Do You Fly Much? Greenhouse Gases Are Only Part of the Problem

by Diane Englander


The first thing you need to know about aviation’s effect on climate is that carbon emissions cause less than half the harm.

When someone concerned about climate change thinks about airplane emissions, she thinks about carbon. In fact, carbon has also been the focus of high-level efforts to regulate aviation both within various countries and internationally. In October 2016, the United Nation’s International Civil Aviation Organization and its 191 member states finally reached an agreement to cap international aviation emissions by limiting CO2 with a carbon offset approach.


But the twist is that the agreement doesn’t cover other aviation emissions, which could double or more the warming effects of CO2 alone.


Delft University atmospheric physicist Volker Grewe, who specializes in aerospace emissions, has concluded that “Aviation is different from many other sectors, since its climate impact is largely caused by non-CO2 effects, such as contrails and ozone formation.”  


Nitrogen oxides emitted in flight cause the ozone formation Grewe refers to; sulphate aerosols and water vapor emissions create contrails and cirrus clouds, which also contribute to warming. These effects result in a doubling or more of the warming effects of carbon emissions alone, according to a study commissioned in 2015 by the European Parliament’s Committee on Environment, Public Health and Food Safety (ENVI).


The International Panel on Climate Change recognized the role of these non-carbon emissions in a 1999 report. So why no action to regulate them?


First, the magnitude of these additional warming effects has proved difficult to pin down, because the emissions are short-lived, so their effects are localized and subject to the variables of location, altitude, season and time of day. With cirrus cloud formation, the science of trapping thermal radiation is still not fully understood. Carbon dioxide, on the other hand, has global effects because it persists in the atmosphere for a very long time.


Second, these same variables complicate thinking about how to reduce the warming effects. There are two obvious ways to reduce the harm from CO2 emissions: use fuel that produces less carbon — and use less of it.


For non-carbon emissions, the possible solutions are more varied and complicated. They include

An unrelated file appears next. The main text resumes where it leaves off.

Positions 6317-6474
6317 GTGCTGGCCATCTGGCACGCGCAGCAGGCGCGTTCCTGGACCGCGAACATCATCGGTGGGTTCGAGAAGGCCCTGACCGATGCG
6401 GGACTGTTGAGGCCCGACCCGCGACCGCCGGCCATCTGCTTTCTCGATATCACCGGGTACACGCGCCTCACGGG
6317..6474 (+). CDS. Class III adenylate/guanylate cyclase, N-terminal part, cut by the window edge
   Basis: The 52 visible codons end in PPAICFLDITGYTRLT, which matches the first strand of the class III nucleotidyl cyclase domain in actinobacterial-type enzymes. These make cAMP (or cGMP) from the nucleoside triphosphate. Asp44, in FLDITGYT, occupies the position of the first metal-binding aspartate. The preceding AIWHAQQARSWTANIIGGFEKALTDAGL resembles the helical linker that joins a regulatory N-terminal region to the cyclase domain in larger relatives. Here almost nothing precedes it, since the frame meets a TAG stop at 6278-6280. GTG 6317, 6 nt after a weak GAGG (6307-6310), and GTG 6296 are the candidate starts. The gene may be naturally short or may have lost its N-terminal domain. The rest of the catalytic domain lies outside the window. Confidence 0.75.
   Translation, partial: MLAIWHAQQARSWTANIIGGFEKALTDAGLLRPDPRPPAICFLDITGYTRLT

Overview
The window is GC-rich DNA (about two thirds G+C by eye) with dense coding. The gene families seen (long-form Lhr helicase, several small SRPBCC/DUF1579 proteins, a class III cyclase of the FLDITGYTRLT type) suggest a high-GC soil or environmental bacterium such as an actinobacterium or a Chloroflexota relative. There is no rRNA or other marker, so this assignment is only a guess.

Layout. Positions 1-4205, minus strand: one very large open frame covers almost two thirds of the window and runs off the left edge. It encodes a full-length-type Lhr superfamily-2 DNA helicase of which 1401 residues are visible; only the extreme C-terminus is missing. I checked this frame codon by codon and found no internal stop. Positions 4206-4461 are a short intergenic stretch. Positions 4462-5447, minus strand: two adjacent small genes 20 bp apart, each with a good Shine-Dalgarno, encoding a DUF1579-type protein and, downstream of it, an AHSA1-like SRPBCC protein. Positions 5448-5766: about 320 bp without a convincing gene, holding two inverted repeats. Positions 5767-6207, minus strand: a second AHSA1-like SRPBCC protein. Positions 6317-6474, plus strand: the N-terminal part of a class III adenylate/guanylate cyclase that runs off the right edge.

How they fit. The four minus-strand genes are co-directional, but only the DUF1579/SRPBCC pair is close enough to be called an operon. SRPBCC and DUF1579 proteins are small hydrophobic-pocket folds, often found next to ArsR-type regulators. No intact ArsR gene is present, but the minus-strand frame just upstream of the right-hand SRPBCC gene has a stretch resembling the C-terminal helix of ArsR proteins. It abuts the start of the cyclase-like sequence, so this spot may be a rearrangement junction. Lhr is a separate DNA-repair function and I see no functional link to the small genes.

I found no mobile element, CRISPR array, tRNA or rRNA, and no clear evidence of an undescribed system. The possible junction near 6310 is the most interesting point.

• less flying at night, when the radiation that contrails and cirrus clouds reflect back to earth are not partly offset by reflecting radiation away from earth, as happens during the day
  • less flying in winter, because contrails and clouds are more likely to form when it’s cold
  • flying lower, because greater altitude increases the effects of nitrogen oxides
  • rerouting to avoid regions particularly sensitive to non-carbon emissions, such as tropical rainforests and alpine regions, among others.


While airlines already have a strong incentive (their bottom line) to burn less fuel (“the US commercial aircraft fleet emits just one-third the CO2 per passenger-mile that it did back in 1970”), they have no profit motive to think about flying their planes at different altitudes, at different times of day, on different routes. In fact, rerouting could cause more air traffic congestion just as we’re trying to reduce congestion, and would use more fuel. Another wrinkle is the challenge of predicting the effect of the several variables at any given time.

Finally, the international nature of much air travel makes regulation by any single national government difficult, which has perhaps allowed carriers to protect all air travel from meaningful regulation.

For now, what can be done? Just one powerful action: fly less.  

Remember, carbon is at most half the story. If you’re concerned enough to carry a reusable water bottle, consider putting solar panels on your home or drive a hybrid car, keep in mind that one economy-class round-trip flight from NY to London has a warming effect of about 3 tons of carbon per person. That’s a large part of the average American’s carbon footprint of 19 tons per year.


You can calculate the impact of your intended flight here. Just remember to double the number. Then, if a video meeting will save you a business trip, do it. If a vacation closer to home is an option, take it. Stop the damage caused by flying reflexively. Planes are hurting the climate twice as much as the general public thinks. 

See more from Diane Englander:

Instagram: @DianeEnglander



  2.,  p. 14.

Carbon Calculator


  1. Carole Cimarron says:

    Give me a freaking break! Most people in the US fly once or twice a year if that. What about the millionaires and billionaires who think nothing of jumping into their private jets and flying to Paris for lunch! Put the blame where it belongs!

Post a comment